Green Lantern and Garth Ennis are responsible for very different comics; bloggers Tom Spurgeon and Tim O'Neil are two very different writers. Yet in recent days, both have posted about how they've reached their limit with comics about/by the aforementioned individuals -- for very different reasons. And they've written some thought-provoking things about that tipping point where you decide "You know what? This comic isn't for me anymore" in the process.
First up is Spurgeon, who in linking to Charles Hatfield's negative review of Geoff Johns's Green Lantern-starring opus Blackest Night said he hasn't even read the series yet, simply because he has no interest in ever reading a comic about Green Lantern again. Says Spurgeon:
I firmly believe I've read my lifetime's allotment of Green Lantern stories the same way I've seen my lifetime's allotment of Becker and sat through more than enough South Pacific and never again should have to listen to anything by Bon Jovi.
I've heard Spurge talk about other superhero characters in similar terms before. If I'm reading him correctly, it's not that he read anything particularly noxious or stupid or off-putting, any more than he had a traumatic Becker experience -- it's just that he feels he reached the point where he's gotten whatever there is he's going to get out of the Green Lantern character and concept and feels no need to go back to the well for diminishing returns.
Tim O'Neil, on the other hand, hasn't simply had his fill of Garth Ennis comics -- he's recently read one that filled him with such loathing for the writer's approach that it's made him question his enjoyment of nearly every Ennis book he's ever read. The comic in question is Herogasm, the sequence that did the trick (which is reprinted at the link) involves a talkative prostitute who spills her life story only to have it thrown back in her face when the man with whom she's chatting threatens to murder her, and O'Neil's take on it is this:
I don't know if I can put my finger on exactly why this one scene was the tipping point for me, all I can say is that as soon as I finished this comic I felt a strong urge to never read another Ennis comic again. It seemed gratuitous - more than merely, say, a villain being villainous to prove his villainy, it seemed like just one more example of really horrible people saying really horrible things to each other, humiliating other people for no reason other than to allow us, the paying audience, to watch the fireworks....His comics just seem mean to me now, and its the kind of petty, unjustified meanness that makes me want to rethink my engagement with all his work, not just the rapidly diminishing returns of his last few years.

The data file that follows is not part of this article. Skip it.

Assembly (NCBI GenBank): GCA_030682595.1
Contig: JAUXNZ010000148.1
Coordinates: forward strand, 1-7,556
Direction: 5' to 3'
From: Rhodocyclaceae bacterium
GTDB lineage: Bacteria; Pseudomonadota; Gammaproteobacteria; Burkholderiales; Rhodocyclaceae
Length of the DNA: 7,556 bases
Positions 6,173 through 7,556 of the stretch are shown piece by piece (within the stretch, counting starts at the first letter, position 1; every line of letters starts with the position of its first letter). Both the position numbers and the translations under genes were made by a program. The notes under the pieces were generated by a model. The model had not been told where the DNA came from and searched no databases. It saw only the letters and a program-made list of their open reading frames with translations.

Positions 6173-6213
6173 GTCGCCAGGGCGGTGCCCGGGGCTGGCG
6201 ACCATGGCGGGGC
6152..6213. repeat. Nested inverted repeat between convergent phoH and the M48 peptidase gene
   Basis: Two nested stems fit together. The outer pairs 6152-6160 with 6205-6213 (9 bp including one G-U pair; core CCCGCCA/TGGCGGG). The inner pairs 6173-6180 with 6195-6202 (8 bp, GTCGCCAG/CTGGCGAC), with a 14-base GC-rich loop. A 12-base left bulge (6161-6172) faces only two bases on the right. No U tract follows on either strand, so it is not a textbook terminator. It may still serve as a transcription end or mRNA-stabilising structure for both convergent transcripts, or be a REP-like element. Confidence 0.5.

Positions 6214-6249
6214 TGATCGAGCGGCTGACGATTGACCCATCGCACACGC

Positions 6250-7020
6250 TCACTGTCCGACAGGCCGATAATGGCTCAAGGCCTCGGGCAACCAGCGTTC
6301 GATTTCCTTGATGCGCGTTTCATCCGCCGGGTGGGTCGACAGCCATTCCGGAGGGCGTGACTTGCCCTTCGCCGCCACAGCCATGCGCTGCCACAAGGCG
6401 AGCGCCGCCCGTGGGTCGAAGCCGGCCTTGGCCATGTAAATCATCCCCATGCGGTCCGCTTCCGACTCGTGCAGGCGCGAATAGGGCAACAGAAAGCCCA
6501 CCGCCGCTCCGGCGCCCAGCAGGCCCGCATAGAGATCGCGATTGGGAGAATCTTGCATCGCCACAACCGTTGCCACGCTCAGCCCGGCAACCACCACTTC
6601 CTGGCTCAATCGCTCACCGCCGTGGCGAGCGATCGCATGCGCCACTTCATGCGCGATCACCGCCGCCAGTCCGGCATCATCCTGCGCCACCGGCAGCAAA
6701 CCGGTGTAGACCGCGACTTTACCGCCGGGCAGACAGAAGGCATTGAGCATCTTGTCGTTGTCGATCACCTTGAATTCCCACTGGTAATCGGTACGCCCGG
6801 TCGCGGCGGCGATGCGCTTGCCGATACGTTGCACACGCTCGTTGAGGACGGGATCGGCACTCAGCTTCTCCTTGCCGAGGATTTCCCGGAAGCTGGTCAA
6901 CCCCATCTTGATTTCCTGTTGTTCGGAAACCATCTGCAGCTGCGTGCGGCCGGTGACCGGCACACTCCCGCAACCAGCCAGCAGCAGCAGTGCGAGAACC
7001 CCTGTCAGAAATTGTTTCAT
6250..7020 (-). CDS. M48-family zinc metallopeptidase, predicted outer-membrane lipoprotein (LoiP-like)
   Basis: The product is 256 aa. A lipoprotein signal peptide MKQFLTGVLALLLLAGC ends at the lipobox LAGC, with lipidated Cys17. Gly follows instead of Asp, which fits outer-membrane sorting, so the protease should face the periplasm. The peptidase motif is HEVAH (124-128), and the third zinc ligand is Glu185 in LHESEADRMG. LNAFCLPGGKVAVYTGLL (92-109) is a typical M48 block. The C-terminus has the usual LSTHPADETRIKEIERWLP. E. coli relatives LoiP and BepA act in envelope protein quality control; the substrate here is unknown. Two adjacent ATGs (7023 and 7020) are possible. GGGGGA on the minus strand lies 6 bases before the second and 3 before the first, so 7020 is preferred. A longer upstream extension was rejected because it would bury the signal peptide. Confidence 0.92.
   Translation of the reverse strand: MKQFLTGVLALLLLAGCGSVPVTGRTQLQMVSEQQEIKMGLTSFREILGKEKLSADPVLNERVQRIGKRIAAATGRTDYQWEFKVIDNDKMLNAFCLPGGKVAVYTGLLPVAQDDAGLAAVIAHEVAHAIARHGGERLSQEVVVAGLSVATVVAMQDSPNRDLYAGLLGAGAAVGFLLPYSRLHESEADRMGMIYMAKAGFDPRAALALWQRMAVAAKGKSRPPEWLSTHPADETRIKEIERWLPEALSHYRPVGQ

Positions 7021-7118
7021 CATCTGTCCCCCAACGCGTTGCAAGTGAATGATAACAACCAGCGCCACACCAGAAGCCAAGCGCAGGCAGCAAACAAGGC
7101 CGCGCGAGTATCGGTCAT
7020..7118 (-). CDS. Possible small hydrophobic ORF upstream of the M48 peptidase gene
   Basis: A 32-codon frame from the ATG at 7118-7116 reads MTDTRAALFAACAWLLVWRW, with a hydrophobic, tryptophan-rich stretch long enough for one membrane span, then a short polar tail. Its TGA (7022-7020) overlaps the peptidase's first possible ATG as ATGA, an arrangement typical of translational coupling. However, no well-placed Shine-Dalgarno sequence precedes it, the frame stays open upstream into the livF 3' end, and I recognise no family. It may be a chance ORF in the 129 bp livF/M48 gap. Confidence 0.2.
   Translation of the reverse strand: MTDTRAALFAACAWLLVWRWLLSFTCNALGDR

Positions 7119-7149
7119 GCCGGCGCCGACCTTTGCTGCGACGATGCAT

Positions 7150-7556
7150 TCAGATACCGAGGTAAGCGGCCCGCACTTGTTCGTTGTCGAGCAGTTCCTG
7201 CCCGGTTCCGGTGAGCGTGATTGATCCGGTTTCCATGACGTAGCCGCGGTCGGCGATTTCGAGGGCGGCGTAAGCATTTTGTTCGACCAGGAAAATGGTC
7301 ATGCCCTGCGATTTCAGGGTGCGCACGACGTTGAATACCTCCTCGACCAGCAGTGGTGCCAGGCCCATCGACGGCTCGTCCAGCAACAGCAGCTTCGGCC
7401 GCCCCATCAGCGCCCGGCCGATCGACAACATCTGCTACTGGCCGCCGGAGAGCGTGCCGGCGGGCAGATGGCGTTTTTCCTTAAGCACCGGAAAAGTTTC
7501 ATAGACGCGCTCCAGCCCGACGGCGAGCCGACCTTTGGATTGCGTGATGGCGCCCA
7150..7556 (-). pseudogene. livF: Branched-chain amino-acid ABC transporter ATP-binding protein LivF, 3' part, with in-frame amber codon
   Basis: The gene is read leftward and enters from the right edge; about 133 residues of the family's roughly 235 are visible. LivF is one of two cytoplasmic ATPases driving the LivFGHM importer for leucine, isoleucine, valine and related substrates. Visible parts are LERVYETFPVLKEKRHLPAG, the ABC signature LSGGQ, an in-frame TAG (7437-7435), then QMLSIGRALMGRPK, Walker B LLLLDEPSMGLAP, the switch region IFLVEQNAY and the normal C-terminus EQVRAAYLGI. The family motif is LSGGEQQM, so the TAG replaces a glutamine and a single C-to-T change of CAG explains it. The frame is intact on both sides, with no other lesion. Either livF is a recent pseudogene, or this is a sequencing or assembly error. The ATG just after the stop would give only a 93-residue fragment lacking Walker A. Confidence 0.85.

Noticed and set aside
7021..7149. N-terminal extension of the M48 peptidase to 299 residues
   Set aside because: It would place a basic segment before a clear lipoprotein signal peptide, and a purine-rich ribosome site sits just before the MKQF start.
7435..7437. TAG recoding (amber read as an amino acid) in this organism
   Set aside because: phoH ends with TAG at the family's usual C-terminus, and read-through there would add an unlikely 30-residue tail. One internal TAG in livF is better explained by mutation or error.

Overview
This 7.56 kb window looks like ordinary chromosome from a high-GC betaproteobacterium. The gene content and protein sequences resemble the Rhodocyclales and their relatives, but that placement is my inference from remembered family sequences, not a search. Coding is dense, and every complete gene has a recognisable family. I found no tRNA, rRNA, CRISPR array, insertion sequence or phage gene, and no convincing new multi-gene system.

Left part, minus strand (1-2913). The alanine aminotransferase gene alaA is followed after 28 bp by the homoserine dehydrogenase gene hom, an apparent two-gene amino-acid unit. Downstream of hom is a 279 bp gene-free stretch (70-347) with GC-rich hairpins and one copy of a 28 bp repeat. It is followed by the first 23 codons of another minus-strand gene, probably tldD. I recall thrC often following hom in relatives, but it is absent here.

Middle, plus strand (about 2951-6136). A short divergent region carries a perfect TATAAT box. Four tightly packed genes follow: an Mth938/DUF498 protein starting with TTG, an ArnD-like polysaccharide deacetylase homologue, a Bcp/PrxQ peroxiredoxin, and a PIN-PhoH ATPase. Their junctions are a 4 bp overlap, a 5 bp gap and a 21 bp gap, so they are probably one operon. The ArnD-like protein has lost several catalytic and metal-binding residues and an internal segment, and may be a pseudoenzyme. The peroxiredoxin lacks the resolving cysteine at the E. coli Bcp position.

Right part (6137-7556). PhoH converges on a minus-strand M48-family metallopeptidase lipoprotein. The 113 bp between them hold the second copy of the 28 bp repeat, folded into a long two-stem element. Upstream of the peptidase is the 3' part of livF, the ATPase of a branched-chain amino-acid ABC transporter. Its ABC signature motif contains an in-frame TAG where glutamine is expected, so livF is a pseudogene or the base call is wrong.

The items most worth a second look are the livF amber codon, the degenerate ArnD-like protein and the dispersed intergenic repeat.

So you ask why I don't like Ennis? Ultimately, I'm not really looking for an engagement or critical discussion: I no longer believe his work merits serious thought. If you add up everything he's done since around 2000 it doesn't add up to one tiny fraction of the worth of his 90s work. It's grotesque and hysterical and frankly repulsive.
It's not a question of having read his lifetime allotment of Ennis's mordant superhero parodies, it's a question of having become so disgusted with them that what once seemed like strengths have become weaknesses in his eyes.
Whether through an outraged falling-out like O'Neil's or a simple realization that we're kinda tired of something like Spurgeon's, we've probably all permanently dropped a comic, a character, or a creator we once got something out of. My question for you is, What was it, and what did it? Did you outgrow a superhero you once loved? Did you see an ugly side to a writer you once admired? Or on the flipside, did you read a story so good about a particular character or topic that you feel a definitive statement has been made and you need read no further? Hit the comments and let us know!